Furthermore, it is not clear to what extent the use of vaccines will limit the spread of infection compared to non-pharmaceutical interventions such as quarantine of travelers. “The key objective of vaccination right now is to reduce the risk of future health problems so as to reduce severity of the disease and hospitalisation,” said Dr. Sombat. Dr. Yot added that there are three types of efficacies of COVID vaccines: preventing infection, preventing transmission, and reducing severity. Currently, most vaccines have been shown to reduce severity of disease and safety from death, but evidence on their ability to control transmission, among other unknowns is limited.
In further understanding vaccination certificates, the overarching social and ethical considerations are just as crucial in directing our efforts.
Will vaccination certificates widen the equity gap?
The Director-General of the WHO, Dr. Tedros Adhanom Ghebreyesus, said that “the world is on the brink of a catastrophic moral failure”, while addressing the skewed distribution of COVID-19 vaccines to higher-income countries as compared to lower-income countries, representing global inequities in access to the vaccines . Dr. Yot emphasised that “when re-opening borders with vaccination certificates, we do not want to see developed countries, that have more vaccines, being the only ones who benefit, while developing countries are unable to. That will lead to more inequity”. While the Thai government plans on providing free vaccines, they will be priced as per demand when sold by the private sector. With only limited vaccine supplies, those who can pay the asking price by the private sector will benefit, potentially excluding those in need.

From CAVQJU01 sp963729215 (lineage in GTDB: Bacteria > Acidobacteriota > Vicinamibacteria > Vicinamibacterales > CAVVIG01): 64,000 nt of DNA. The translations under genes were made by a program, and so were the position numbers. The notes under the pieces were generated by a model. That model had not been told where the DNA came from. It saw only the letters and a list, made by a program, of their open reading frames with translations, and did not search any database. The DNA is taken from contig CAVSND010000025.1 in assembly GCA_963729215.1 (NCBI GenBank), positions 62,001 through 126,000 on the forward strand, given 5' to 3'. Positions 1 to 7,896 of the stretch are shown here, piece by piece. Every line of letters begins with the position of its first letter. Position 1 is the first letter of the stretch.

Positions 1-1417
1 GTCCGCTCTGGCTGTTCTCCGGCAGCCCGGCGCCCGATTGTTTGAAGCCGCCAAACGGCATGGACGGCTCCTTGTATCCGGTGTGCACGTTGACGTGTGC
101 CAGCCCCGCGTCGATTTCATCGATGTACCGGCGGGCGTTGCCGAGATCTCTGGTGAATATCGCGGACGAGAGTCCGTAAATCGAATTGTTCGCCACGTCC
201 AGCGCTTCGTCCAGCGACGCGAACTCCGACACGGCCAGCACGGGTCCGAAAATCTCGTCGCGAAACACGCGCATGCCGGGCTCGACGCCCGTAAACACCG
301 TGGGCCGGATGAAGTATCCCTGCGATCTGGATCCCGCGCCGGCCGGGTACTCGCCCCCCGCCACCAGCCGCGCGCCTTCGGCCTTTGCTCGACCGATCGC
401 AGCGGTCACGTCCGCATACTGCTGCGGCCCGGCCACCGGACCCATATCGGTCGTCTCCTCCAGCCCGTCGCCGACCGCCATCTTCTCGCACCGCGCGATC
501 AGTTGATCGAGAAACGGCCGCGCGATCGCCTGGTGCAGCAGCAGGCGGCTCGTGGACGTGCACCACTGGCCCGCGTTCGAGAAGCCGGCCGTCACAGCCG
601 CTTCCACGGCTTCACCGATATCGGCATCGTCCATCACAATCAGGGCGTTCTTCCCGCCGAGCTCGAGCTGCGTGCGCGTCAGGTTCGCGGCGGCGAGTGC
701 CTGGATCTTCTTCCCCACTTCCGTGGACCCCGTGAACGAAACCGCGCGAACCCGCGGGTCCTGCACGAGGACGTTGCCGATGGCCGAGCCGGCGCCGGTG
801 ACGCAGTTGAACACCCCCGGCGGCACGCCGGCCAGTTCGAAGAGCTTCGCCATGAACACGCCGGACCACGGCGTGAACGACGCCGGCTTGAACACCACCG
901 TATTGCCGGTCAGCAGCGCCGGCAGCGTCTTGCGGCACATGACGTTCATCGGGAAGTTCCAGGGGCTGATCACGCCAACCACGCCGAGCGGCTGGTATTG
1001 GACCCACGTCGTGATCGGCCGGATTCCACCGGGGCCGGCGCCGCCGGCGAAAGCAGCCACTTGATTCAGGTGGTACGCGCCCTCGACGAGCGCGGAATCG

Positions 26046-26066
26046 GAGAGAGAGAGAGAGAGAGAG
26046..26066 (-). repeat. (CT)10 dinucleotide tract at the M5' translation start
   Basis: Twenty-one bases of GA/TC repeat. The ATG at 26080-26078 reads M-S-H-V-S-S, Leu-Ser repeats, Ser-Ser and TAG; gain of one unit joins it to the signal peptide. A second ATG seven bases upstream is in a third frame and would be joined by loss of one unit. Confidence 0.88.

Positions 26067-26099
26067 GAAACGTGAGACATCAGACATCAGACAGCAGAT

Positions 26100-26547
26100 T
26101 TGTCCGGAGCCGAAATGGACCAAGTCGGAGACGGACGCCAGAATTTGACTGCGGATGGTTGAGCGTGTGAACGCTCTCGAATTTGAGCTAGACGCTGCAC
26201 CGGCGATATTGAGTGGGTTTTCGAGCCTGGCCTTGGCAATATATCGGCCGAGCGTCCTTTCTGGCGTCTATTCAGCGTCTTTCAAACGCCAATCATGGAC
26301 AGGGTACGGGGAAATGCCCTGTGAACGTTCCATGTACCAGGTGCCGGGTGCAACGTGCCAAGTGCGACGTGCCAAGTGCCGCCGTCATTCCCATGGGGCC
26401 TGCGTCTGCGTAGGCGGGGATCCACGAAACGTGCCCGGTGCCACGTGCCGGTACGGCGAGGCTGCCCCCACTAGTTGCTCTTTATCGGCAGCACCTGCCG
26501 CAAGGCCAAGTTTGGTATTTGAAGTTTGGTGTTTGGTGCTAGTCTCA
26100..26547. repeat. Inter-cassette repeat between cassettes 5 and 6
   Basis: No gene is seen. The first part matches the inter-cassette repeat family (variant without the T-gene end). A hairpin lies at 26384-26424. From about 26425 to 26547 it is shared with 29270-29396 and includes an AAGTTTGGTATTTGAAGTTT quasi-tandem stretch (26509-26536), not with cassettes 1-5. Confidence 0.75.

Moreover, Dr. Yot highlighted that vaccination certificates are a short-term solution, with their use no longer being necessary when many people in the world get vaccinated. Dr. Sombat also offered an optimistic view about the management of the COVID-19 situation in Thailand, suggesting that “we, the government, ministries and the general public, understand this disease fairly well and can surely control the pandemic”.
All speakers provided a better understanding of vaccination certificates and the considerations needed for their implementation. The immediate priority is to control the pandemic within Thailand, after which we can move forward to safely revive the country’s economy by re-opening our borders.
Special thanks to Ms. Aparna Ananthakrishnan and Ms. Saudamini Vishwanath Dabak for their help and suggestions in writing this blog.
- Department of Home Affairs, Australian Government. (n.d.). New Zealand safe travel zone: COVID-19 and the border. COVID. https://covid19.homeaffairs.gov.au/new-zealand-safe-travel-zone.
- Health Intervention and Technology Program Assessment (HITAP). (2021). Review of Literature. In Recovering from the COVID-19 pandemic: A white paper on vaccination certificates and other related instrument (p. 4).
- Ministry of Health. (n.d.). Corona Traffic Light Model (Ramzor) Website. https://corona.health.gov.il/en/.
- Smith, H. (2021, February 15). Post-Covid tourism hopes buoyed by deal between Greece, Cyprus and Israel. The Guardian. https://www.theguardian.com/world/2021/feb/15/post-covid-tourism-hopes-buoyed-by-deal-between-greece-cyprus-and-israel.
- World Health Organization. (2021, January 18). WHO Director-General’s opening remarks at 148th session of the Executive Board. World Health Organization. https://www.who.int/director-general/speeches/detail/who-director-general-s-opening-remarks-at-148th-session-of-the-executive-board.